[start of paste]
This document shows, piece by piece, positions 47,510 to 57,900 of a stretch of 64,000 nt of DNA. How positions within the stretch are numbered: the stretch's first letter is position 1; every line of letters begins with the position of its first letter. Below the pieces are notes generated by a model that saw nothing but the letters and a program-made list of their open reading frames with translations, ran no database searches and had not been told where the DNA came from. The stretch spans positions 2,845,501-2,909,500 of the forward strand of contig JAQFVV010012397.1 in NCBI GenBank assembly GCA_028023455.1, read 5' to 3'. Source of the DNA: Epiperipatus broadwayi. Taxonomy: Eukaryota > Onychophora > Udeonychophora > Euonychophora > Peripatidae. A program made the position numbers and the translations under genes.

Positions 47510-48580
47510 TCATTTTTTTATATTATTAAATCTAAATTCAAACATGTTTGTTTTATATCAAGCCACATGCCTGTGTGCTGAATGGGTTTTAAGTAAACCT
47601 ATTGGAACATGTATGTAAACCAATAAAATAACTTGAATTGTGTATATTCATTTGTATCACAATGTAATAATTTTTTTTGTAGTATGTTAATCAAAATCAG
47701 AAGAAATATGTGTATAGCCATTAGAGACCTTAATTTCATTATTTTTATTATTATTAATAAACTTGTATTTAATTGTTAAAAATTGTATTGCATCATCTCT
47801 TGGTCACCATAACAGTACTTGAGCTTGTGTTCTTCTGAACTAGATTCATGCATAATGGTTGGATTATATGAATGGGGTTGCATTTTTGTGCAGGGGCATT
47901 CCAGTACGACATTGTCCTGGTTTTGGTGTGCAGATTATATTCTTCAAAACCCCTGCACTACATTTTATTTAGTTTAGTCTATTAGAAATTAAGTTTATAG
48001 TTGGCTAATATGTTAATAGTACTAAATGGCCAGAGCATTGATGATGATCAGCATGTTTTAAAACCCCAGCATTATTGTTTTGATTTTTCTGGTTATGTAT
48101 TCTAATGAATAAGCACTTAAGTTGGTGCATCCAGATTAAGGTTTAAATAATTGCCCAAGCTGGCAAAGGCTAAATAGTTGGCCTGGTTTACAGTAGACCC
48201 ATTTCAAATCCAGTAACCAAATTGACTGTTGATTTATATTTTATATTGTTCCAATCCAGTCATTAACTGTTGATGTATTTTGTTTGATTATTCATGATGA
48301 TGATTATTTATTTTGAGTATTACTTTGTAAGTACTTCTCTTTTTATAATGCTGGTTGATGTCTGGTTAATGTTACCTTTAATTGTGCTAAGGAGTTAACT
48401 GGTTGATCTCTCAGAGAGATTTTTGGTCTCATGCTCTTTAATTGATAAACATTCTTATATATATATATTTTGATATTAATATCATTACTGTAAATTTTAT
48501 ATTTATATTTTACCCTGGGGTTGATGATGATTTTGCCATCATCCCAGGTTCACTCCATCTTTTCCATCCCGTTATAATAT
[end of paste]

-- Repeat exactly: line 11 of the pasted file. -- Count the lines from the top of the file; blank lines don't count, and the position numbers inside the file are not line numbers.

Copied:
48301 TGATTATTTATTTTGAGTATTACTTTGTAAGTACTTCTCTTTTTATAATGCTGGTTGATGTCTGGTTAATGTTACCTTTAATTGTGCTAAGGAGTTAACT